Plant extracts offer hope against diabetes and cancer

May 12, 2015 by Lea Kivivali, Swinburne University of Technology
Plant extracts offer hope against diabetes and cancer

Diabetes is the fastest growing metabolic disease in the world. A new study has shown that traditional Aboriginal and Indian plant extracts could be used to manage the disease and may also have potential use in cancer treatment.

Researchers from Swinburne University of Technology identified plant species that could potentially be applied in the management of type 2 diabetes and related complications of weight gain, hypertension and immune suppression.

As part of her PhD research, Dr Vandana Gulati studied seven Australian Aboriginal medicinal plants and five Indian Ayurvedic plants to determine their anti-diabetic potential.

She investigated the 12 medicinal for their effect on and adipogenesis – the formation of fatty tissue. She also investigated the potential anti-cancer activity of the extracts in two cancerous cell lines.

"We found that some of the plant extracts stimulated glucose uptake in fat cells while others reduced fat accumulation in fat cells," Dr Gulati said.

Of the traditional Aboriginal plant extracts tested, Witchetty Bush (Acacia kempeana) and Australian sandalwood (Santalum spicatum) both stimulated glucose uptake and Dead finish (Acacia tetragonophylla), Turpentine bush (Beyeria Ieshnaultii) and Caustic weed (Euphorbia drumondii) significantly reduced fat accumulation in cells.

Among the Indian Ayurvedic plant extracts, Kali musli (Curculigo orchioides) stimulated glucose uptake as well as reduced . Vijayasar (Pterocarpus marsupium), and Kalmeigh (Andrographis paniculata) reduced accumulation in .

Furthermore, extracts of Witchetty bush and Dead finish also showed strong activity against cervical cancer cells.

A 2012 Swinburne study looked at how some of these extracts slow down two key enzymes in carbohydrate metabolism which affect blood sugar and diabetes and also found they had an antioxidant effect.

"Australian medicinal plants are an untapped source and should be further explored as potential treatments for disease," Chair of Swinburne's Department of Chemistry and Biotechnology, Professor Enzo Palombo, said.

Professor Palombo said studies in animals and, eventually, humans are required to take this research further.

Explore further: Plants may be key to diabetes treatment

More information: "Exploring the anti-diabetic potential of Australian Aboriginal and Indian Ayurvedic plant extracts using cell-based assays" BMC Complementary and Alternative Medicine 2015, 15:8  DOI: 10.1186/s12906-015-0524-8

Related Stories

Plants may be key to diabetes treatment

June 29, 2012
(Medical Xpress) -- With the growing worldwide incidence of diabetes, a new study reveals that traditional Aboriginal and Indian plant extracts show potential for managing the disease.

How brown fat fuels up to combat type 2 diabetes and obesity

November 10, 2014
A newly identified signaling pathway that stimulates glucose uptake in brown fat cells might be useful for treating type 2 diabetes and obesity, according to a study in The Journal of Cell Biology.

Wine drinking could help you burn fat

February 6, 2015
Drinking red grape juice or wine – in moderation – could improve the health of overweight people by helping them burn fat better, according to a new study coauthored by an Oregon State University researcher.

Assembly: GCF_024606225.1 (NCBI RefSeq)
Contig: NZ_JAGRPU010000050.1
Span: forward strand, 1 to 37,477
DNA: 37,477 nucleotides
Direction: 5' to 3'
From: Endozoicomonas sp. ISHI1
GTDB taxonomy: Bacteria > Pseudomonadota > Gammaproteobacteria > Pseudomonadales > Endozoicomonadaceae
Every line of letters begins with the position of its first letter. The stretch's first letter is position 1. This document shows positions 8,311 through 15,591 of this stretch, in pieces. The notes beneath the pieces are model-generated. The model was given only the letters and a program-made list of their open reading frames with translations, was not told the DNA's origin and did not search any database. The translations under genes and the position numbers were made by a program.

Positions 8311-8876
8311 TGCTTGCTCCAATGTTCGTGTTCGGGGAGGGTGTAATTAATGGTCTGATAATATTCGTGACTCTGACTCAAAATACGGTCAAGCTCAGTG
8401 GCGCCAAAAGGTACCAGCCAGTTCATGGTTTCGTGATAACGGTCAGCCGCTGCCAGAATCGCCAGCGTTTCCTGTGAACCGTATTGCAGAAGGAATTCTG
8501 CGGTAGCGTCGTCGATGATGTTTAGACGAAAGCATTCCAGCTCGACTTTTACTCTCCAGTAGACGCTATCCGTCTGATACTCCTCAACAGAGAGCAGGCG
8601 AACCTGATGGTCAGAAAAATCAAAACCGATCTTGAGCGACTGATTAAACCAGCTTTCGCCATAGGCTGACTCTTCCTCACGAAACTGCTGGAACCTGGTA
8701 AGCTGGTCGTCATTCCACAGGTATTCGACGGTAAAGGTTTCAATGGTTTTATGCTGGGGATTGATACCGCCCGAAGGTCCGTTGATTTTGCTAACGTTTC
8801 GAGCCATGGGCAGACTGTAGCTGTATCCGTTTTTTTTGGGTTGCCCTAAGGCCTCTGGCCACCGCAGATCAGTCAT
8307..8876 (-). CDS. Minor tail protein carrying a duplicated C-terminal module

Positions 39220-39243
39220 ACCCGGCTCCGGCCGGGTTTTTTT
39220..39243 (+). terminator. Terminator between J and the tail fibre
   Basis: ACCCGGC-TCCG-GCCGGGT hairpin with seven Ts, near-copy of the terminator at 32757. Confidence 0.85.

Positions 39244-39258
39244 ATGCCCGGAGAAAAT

'Healthy' fat tissue could be key to reversing type 2 diabetes

January 28, 2015
Preventing inflammation in obese fat tissue may hold the key to preventing or even reversing type 2 diabetes, new research has found.

Plant chemicals may prevent liver damage caused by fat accumulated during menopause

February 25, 2015
Women going through menopause often struggle with weight gain that results when their estrogen levels drop, and many turn to weight-loss supplements to help them shed those extra pounds. But those supplements may cause an ...

Recommended for you

Breakthrough article on mechanistic features of microRNA targeting and activity

March 23, 2018
Giovanna Brancati and Helge Grosshans from the FMI have described target specialization of miRNAs of the let-7 family. They identified target site features that determine specificity, and revealed that specificity can be ...

Boosting enzyme may help improve blood flow, fitness in elderly

March 22, 2018
As people age, their blood-vessel density and blood flow decrease, which is why it's harder to maintain muscle mass after 40 and endurance in the later decades, even with exercise. This vascular decline is also one of the ...

Scientists pinpoint cause of vascular aging in mice

March 22, 2018
We are as old as our arteries, the adage goes, so could reversing the aging of blood vessels hold the key to restoring youthful vitality?

Sulfur amino acid restriction diet triggers new blood vessel formation in mice

March 22, 2018
Putting mice on a diet containing low amounts of the essential amino acid methionine triggered the formation of new blood vessels in skeletal muscle, according to a new study from Harvard T.H. Chan School of Public Health. ...

Cold can activate body's 'good' fat at a cellular level, study finds

March 21, 2018
Lower temperatures can activate the body's 'good' fat formation at a cellular level, a new study led by academics at The University of Nottingham has found.

Gradual release of immunotherapy at site of tumor surgery prevents tumors from returning

March 21, 2018
A new study by Dana-Farber Cancer Institute scientists suggests it may be possible to prevent tumors from recurring and to eradicate metastatic growths by implanting a gel containing immunotherapy during surgical removal ...


Please sign in to add a comment. Registration is free, and takes less than a minute. Read more

Click here to reset your password.
Sign in to get notified via email when new comments are made.